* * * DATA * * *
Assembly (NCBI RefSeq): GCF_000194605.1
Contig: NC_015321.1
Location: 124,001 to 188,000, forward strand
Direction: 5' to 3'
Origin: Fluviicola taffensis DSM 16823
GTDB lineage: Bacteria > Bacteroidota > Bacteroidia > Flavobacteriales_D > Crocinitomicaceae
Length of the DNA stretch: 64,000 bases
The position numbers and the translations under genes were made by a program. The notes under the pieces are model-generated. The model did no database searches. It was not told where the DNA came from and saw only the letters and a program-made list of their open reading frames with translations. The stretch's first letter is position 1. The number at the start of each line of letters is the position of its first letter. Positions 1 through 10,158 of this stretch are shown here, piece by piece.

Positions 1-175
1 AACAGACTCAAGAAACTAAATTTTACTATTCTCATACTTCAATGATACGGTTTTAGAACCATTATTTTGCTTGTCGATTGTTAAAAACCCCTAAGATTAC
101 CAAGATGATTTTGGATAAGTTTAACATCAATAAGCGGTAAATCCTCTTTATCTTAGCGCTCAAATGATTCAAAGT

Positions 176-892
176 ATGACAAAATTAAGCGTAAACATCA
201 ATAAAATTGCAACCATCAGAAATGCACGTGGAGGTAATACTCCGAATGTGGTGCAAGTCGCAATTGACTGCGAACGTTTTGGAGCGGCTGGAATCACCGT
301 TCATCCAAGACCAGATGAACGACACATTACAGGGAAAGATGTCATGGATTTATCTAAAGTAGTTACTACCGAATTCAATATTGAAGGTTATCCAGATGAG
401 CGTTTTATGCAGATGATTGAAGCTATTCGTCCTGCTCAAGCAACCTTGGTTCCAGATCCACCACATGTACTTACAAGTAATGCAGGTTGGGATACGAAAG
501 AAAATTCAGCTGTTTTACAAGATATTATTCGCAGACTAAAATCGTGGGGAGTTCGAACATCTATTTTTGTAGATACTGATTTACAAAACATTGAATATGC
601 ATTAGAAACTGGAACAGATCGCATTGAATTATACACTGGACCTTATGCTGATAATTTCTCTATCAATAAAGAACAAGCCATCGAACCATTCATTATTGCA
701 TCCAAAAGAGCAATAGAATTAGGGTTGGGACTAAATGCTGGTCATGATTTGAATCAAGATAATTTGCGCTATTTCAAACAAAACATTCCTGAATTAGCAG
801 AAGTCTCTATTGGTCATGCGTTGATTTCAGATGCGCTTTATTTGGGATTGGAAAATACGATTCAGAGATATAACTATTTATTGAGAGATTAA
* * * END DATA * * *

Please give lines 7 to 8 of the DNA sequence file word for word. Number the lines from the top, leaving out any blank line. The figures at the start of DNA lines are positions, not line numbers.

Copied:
Length of the DNA stretch: 64,000 bases
The position numbers and the translations under genes were made by a program. The notes under the pieces are model-generated. The model did no database searches. It was not told where the DNA came from and saw only the letters and a program-made list of their open reading frames with translations. The stretch's first letter is position 1. The number at the start of each line of letters is the position of its first letter. Positions 1 through 10,158 of this stretch are shown here, piece by piece.